Information For American Crime Victims About The Criminal Justice Process In Mexico
This information on Mexico’s legal system is a general description of the criminal justice in Mexico. Some items of information below may not be relevant or precise with regard to a particular case. Questions involving interpretation of Mexican law should be addressed to legal counsel licensed to practice in Mexico.
Crime Victims And The Criminal Justice Process In Mexico
Being the victim of a crime in a foreign country can be a devastating and traumatic experience. While no one can undo the emotional trauma, physical injury, or financial loss you may have experienced, the Consular Citizen Services (CCS) units at the U.S. Embassy in Mexico City and U.S. Consulates and Consular Agencies throughout Mexico stand ready to help. We are very concerned about crimes committed against U.S. citizens in Mexico. This office, the CCS unit in Mexico, or other Consular Agencies in Mexico will provide you with pertinent victims’ assistance information. We will assist you in managing the practical consequences of being a crime victim and provide you with information about accessing the criminal justice system, as well as other resources for crime victims in Mexico and the United States, to the best of our ability.
Initial Decisions: Filing a Police Report and Seeking Prosecution
If you decide to pursue a criminal prosecution, you have a choice as to which type of police report you want to file. The type of report you choose to file is based on the type of crime committed and what you hope to accomplish.
- If you intend to pursue criminal charges, the suspect has already been caught, or an arrest is likely, you may file a complaint, or “denuncia”, with the judicial police. The filing of this complaint formally starts the investigation with the objective of charging a suspect and going forward to trial. For law enforcement to act as quickly as possible, this complaint should be filed in the judicial district where the crime took place. Nonetheless, the process of filing a complaint may take several hours. Many police stations will not have an English-speaking officer available to assist you. Although consular personnel may assist you with informal interpretation, they cannot act as official translators. They can assist you in finding an English speaking attorney.You may refer to these lists of attorneys in Mexico City (PDF, 173K) and elsewhere in the Mexico City consular district (PDF, 156K).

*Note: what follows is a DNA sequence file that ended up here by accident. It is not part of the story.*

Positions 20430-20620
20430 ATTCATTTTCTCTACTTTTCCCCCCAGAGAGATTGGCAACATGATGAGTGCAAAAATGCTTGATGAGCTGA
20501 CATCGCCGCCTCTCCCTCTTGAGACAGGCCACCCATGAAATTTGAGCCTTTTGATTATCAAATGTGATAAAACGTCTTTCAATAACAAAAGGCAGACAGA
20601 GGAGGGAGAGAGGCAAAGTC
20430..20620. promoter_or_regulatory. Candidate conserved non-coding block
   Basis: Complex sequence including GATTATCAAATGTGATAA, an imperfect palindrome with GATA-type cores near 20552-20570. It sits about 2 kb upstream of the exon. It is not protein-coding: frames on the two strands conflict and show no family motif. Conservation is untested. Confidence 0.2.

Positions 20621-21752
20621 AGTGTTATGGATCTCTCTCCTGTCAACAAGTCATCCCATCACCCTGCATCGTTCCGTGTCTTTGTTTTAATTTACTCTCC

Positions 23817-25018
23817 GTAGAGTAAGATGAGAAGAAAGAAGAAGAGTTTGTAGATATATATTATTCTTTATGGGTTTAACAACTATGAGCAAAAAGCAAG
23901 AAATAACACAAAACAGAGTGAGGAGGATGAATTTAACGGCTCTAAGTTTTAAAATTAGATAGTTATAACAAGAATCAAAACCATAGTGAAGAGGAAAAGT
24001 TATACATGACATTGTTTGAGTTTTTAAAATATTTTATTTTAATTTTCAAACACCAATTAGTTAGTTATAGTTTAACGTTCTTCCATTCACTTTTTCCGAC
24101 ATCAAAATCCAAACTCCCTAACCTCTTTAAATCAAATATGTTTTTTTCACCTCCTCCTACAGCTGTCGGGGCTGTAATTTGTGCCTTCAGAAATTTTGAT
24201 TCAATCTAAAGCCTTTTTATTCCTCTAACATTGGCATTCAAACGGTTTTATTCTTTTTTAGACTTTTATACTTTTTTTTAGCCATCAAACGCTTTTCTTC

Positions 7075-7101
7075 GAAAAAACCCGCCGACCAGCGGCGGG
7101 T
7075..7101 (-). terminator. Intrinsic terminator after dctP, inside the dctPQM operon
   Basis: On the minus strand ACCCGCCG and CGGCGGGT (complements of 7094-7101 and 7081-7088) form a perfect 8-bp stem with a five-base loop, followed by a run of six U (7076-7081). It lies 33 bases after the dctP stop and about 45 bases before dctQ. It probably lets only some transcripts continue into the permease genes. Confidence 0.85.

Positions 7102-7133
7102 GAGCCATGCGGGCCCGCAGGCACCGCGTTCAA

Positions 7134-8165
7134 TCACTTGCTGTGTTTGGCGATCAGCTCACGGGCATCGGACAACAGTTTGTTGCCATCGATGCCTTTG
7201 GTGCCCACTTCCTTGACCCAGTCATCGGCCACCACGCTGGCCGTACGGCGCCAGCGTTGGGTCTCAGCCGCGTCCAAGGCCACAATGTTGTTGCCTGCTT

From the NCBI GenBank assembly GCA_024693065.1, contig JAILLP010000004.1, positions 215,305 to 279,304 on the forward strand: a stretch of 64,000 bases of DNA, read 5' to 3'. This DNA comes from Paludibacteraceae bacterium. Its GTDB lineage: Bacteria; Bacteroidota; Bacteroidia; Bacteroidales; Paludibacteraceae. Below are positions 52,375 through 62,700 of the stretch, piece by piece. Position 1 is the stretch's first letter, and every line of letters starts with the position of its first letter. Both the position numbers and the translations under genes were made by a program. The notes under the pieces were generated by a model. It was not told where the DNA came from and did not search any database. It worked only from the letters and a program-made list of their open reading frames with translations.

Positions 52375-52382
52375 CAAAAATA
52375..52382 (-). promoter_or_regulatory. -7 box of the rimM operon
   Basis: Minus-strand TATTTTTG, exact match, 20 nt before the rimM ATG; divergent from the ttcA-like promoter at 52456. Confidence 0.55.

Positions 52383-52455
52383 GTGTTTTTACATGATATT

- If you want to trigger an investigation, but pursuit of a criminal trial is not likely, you may still file a report called an “Averiguación Previa” or “Reporte de Hechos,” with the judicial police. You may need this type of report to pursue an insurance claim or for other purposes. Filing this type of complaint usually takes several hours as well.
If you will only be in Mexico for a short stay but still want to file a complaint, please contact the Office of Citizens Consular Services at the U.S. Embassy in Mexico City or at the U.S. Consulate nearest the location of the incident.
If you do decide to file a report or a denuncia, please provide a copy to the U.S. Embassy or closest U.S. Consulate in Mexico accompanied by your address, telephone number, and email address in the event we need to communicate with you. While we are not authorized to act as your legal representative, prosecutor or investigator, our office can help you track the progress of your case and advise you of any developments.
At your request, our office can also provide additional information regarding ministerios públicos (equivalent to the office of the public prosecutor or district attorney in the U.S.) in Mexico, including those near the U.S. Embassy or Consulates that have English translators available. Ministerios públicos are required to take your report regardless of where in Mexico the crime occurred and regardless of your nationality or residency. Again, it is best to file your report in the jurisdiction where the crime occurred, if possible. If for any reason you have difficulties filing your police report with a Mexican official, please notify the embassy immediately.